I should add that these triage teams are typically ad-hoc, they do not have documented processes, and while a number claim executive sponsorship, in most real-world cases this equates to some level of executive awareness and tacit support—typically at the director or sometimes VP level. I would be curious to find out how many of you are aware of this phenomenon (feel free to let me know at drogseth@emausa.com) but I suspect it’s a minority. What’s interesting to me is these efforts are very ITIL-like in spirit, supporting cross-domain collaboration in support of service delivery. But they are not at all out of the ITIL cannon. They are grassroots efforts almost invariably. In my opinion they should be nurtured and brought into more mainline processes.

 

But not everything is rosy in Network-land. There is at least one clear example of “cognitive dissonance”, the term for believing two contradictory things at once. While about 70% of our respondents said they used the same solutions proactively to support triage across domain, an almost equal number (one percentage point difference) said that they would not be comfortable sharing performance information outside of the networking group with others in IT. Of course, one question was specific and proactive, the other more general and point blank. The dominant reason for nay-saying—“we’ve never done it before”—was followed by concerns about tool relevance and the very honest, “we don’t want anyone looking over our shoulders.”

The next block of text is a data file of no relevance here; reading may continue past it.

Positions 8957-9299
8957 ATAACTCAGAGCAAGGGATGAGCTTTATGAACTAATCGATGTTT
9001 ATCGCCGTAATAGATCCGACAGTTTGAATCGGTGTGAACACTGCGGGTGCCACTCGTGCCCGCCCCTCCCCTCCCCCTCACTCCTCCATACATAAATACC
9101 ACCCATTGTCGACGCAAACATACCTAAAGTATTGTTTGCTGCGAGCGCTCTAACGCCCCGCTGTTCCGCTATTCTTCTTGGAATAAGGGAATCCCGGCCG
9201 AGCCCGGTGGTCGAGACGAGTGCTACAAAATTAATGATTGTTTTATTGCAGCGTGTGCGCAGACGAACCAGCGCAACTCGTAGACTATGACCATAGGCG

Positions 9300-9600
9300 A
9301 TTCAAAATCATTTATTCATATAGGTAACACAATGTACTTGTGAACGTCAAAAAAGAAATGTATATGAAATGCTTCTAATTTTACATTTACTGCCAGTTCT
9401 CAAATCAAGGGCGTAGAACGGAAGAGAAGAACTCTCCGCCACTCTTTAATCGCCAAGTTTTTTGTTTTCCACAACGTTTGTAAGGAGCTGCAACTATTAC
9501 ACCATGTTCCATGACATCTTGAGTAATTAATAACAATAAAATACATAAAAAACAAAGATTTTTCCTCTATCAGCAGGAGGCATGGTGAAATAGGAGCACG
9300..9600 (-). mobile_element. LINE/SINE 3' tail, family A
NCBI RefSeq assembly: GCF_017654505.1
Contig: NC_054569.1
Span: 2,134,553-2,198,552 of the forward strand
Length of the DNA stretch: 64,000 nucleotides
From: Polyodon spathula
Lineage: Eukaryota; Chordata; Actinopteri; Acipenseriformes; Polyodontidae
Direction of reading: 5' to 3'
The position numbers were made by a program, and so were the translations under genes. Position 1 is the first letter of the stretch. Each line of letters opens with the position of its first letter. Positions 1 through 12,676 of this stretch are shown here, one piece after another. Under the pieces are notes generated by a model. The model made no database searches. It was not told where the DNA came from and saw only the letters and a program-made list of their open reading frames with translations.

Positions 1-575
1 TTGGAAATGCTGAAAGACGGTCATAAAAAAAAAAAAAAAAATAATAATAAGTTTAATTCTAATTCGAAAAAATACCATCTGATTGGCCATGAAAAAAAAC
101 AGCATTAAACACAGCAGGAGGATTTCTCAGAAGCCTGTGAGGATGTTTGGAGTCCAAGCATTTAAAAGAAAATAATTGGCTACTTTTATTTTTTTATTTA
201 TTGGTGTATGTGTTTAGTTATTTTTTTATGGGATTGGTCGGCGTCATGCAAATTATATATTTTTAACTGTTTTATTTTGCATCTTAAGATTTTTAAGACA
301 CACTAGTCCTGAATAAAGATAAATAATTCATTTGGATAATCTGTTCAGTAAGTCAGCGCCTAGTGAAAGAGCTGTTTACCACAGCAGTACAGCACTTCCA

We also found out that networking overall feels that CMDB systems are as valuable to the networking organization as to the rest of IT, although there remained some fairly prevalent concerns about the viability of current offerings to support network ops personnel.

 

So, what does it mean when you add it all up? I would say that you have a clear case of a troubling-but-promising cultural revolution in the making. There are leaders and trends to be nurtured, and traditional ways of working and thinking that need to evolve beyond their castle walls. One executive I know just fired seven network engineers because they wouldn’t come round to a more process-centric approach. But I believe that there are far more gracious and ultimately more productive ways to move networking into a more central and valued role within your organization.

 

Dennis Drogseth is vice president of Boulder, Colo.-based Enterprise Management Associates (www.enterprisemanagement.com), an industry research firm focused on IT management. Dennis can reached at ddrogseth@enterprisemanagement.com